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01 Jun 2017
by Nigel Sharp
Gravel bars and silt spots explained
Fish a gravel pit? Fish a lake with silt? Nigel Sharp explains how to crack them

He’s fished them for over 30 years. He’s caught from nearly every lake in the Black Water Valley resulting in common, mirror and leather carp to over forty-pounds. He’s also seen some of the lakes along his way being dug and seen the famous Yateley Copse, Pads and North lakes being drained, so who better to ask about gravel pit carping than our very own Nigel Sharp.

“On lakes that are heavily littered with gravel areas/bars (i.e. the world famous Sandhurst Lake) what areas are you looking for?”
“Since I started fishing, which is a fair while ago now, I pretty much always fished every type of gravel pit from maximum extractions to line dragged ones. Funny you should give Sandhurst as an example, as for the many anglers that have cast a marker rod out in that lake, they will think the same as I do, that if CEMEX had known how much gravel was still on its bed, they would have wanted to re-work it before they’d sold it on.

“Getting back to your question. On these types of water, which there are a fair few of in the Black Water Valley, I would spend my time finding the slightly deeper areas or gullies as we call them and hopefully find some firm silt pockets or finer shingle rather than rough gravel. Hopefully once I have found a few of these I tend to try and work out if the gullies travel along the lake and make up roadways for the carp to move along. Pit 1 at Frimley is a great example of this and all its major bars run across the lake in the same direction and some even formed the islands.”

“Are there areas on gravel bars you prefer to fish over others? I.e. are some too obvious?”
“That depends on the shape of the bar or feature really. If it’s say an oval-shaped bar in deep open water, I would tend to find the end of the bar and place my rigs on the base of the slope at the end which I felt the fish would be approaching from. Again, this would change slightly if it was in a weedy water and I was forced to fish on the feature due to weed growth, but again, I would tend to place my baits hard up against the edge of the weed. The only time I would fish on a bar’s summit would be if I was again in a deep weedy water and it was a fairly flat topped bar or plateau. The only time I would favour baits the top of a bar/plateau is if my freebies wouldn’t tend to roll or waft down to the base and would stay where I put them. These high points of features are also good spots to fish during high-pressure when the fish are spending time in the upper layers rather than the gullies.

“The common approach is to always fish at the back of the bar. Do you prefer this way or do you fish at the front so you get better line lay? Or, do you feel you’ll get better line lay fishing to the back?”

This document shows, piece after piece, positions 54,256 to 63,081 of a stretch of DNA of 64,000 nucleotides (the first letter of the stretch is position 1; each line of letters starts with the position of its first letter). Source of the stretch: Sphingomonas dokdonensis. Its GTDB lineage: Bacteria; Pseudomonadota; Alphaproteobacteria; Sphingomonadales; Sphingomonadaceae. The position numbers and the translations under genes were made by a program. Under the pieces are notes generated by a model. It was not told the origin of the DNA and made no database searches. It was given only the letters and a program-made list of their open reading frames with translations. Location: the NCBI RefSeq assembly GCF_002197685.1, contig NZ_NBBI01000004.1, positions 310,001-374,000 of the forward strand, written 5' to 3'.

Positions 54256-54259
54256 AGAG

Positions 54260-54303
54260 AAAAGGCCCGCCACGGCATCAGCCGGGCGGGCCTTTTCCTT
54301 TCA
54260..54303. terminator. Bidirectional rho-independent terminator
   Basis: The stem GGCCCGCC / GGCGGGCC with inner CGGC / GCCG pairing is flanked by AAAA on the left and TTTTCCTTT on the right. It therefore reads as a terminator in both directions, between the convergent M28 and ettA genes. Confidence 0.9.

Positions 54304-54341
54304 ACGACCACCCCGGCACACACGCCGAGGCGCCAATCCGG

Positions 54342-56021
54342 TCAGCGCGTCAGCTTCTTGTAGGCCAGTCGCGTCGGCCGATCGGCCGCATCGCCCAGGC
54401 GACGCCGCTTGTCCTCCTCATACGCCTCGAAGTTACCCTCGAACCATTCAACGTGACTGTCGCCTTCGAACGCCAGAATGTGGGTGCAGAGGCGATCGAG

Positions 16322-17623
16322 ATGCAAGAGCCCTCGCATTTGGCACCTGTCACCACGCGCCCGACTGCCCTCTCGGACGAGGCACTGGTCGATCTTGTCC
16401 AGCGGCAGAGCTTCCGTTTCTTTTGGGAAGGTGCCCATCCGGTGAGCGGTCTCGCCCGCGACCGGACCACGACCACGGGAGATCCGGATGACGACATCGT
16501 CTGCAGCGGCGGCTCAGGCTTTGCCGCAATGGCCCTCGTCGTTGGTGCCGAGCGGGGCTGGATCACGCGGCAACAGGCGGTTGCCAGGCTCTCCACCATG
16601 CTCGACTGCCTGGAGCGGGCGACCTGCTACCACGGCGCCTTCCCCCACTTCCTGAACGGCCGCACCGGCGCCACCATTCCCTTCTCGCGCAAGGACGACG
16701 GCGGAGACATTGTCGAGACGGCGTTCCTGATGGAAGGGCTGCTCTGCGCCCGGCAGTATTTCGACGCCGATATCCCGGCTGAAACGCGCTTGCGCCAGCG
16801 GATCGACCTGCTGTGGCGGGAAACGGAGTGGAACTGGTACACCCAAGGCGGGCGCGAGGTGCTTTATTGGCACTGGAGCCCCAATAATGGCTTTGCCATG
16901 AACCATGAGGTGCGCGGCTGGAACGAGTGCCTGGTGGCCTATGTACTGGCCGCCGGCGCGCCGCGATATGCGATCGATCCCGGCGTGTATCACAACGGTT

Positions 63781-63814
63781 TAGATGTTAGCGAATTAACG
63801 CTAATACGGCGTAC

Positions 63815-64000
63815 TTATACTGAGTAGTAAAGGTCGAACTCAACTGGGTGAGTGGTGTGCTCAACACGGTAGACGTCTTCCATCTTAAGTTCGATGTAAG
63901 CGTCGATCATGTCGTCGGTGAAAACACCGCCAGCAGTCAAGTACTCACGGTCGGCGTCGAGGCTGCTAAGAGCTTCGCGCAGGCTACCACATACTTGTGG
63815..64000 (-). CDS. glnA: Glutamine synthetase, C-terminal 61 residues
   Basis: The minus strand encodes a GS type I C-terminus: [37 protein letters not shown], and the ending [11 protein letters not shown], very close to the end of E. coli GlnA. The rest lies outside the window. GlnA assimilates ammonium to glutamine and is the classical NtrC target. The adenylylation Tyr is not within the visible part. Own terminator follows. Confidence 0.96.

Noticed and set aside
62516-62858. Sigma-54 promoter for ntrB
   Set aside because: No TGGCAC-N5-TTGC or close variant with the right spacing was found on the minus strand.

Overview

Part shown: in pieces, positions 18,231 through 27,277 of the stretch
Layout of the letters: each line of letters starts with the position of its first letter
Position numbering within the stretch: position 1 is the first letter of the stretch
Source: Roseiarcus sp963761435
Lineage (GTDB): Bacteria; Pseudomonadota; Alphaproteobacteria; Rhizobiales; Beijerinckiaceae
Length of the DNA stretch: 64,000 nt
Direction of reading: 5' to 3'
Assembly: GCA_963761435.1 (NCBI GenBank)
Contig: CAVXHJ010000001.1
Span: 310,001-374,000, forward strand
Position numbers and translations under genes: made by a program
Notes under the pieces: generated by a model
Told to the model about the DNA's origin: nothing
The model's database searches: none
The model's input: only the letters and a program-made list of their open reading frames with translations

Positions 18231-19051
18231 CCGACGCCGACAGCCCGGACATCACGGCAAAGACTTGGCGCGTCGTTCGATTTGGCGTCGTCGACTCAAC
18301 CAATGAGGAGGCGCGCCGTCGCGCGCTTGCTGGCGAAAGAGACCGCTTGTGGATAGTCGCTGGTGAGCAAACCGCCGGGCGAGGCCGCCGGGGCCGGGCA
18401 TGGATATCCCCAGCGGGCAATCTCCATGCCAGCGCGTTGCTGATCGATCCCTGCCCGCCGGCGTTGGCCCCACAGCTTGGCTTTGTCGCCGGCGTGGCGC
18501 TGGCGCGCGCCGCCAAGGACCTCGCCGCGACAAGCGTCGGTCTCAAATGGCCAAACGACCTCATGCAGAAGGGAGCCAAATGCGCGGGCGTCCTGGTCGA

“Again, this is all down to the shape of the feature I’m fishing to. On a pit that is line-dragged, the bars can run long distances so you are sometimes forced to fish over them, as the fish won’t be travelling along the nearside. On a shorter bar or hump in open water I would tend to fish the nearside especially if I wanted to fish a slack line. These features don’t tend to dictate the carp’s movements, so I don’t always feel the need to fish over them like I would on some other features. However, if I were going to, I would more often than not fish a fairly tight line, as it would undoubtedly help with line concealment by pinning it down against the feature.”

On top of the bar - in high-pressure, fish on the high points

“Most anglers today whack out the marker, get that ‘tap, tap, tap’ feeling and pop the float up. What do you do differently to that?”
“Not a great deal, but I do tend to explore the bar a bit more than just think ‘that’s the spot’ and chuck a rig next to it. Quiet often I will keep dragging the float back a few inches and check the depths to see how pronounced the bar is. I also tend to bring another rod into play and cast around the existing marker to see how far left and right the bar travels. Of course once I am familiar with a feature, I will just do the ‘pull back and tap, tap routine’ and then just use the float as a reference point.”

“When locating an area to fish, how much does the weather come into play in choosing your spot?”
“With all aspects of carp fishing the weather always comes into it, but as far as choosing which spots to fish, if it was a still sunny day with high-pressure I would be tempted to fish on shallow high points like I talked about earlier. During low-pressures and windy days I would tend to fish the gullies or deeper areas of a lake.”

“For most of your feature finding work you seem to just use one marker rod. Wouldn’t two be better and easier? Also, how do you build up a picture of the lakebed in your mind – and how quick can you do this – three, four, five casts?”
“Oops! I think I might have already answered part of this question earlier, but two is definitely an easier way of learning a feature faster. As far as how many casts, I find the more the better in the early stages of learning a lake. Obviously if I’m on fish it’s a case of keeping the disturbance down to a minimum and getting a rig presented quickly and effectively without killing the swim by thrashing it to a foam with a marker float.”

Down the bottom - during low-pressures (rain), fish the deeper areas

“On some lakes you have your ‘obvious’ features – i.e. a gap between two islands. Have you found these tend to attract the smaller fish in the lake?”
“The problem with obvious features is they do tend to attract angling pressure. I have noticed on a number of waters with these areas that they might do more bites than the rest of the lake due to the amount of bait and angling pressure, but more often than not they do tend to be the shoal fish and much smaller ones. The sunken island in front of The Double Boards on Frimley’s Pit 3 is a prime example of this. Not to say you won’t catch the big ’uns from that swim because they do occasionally get caught from there, but more often than not they’ll be taken from slightly different areas to the norm.”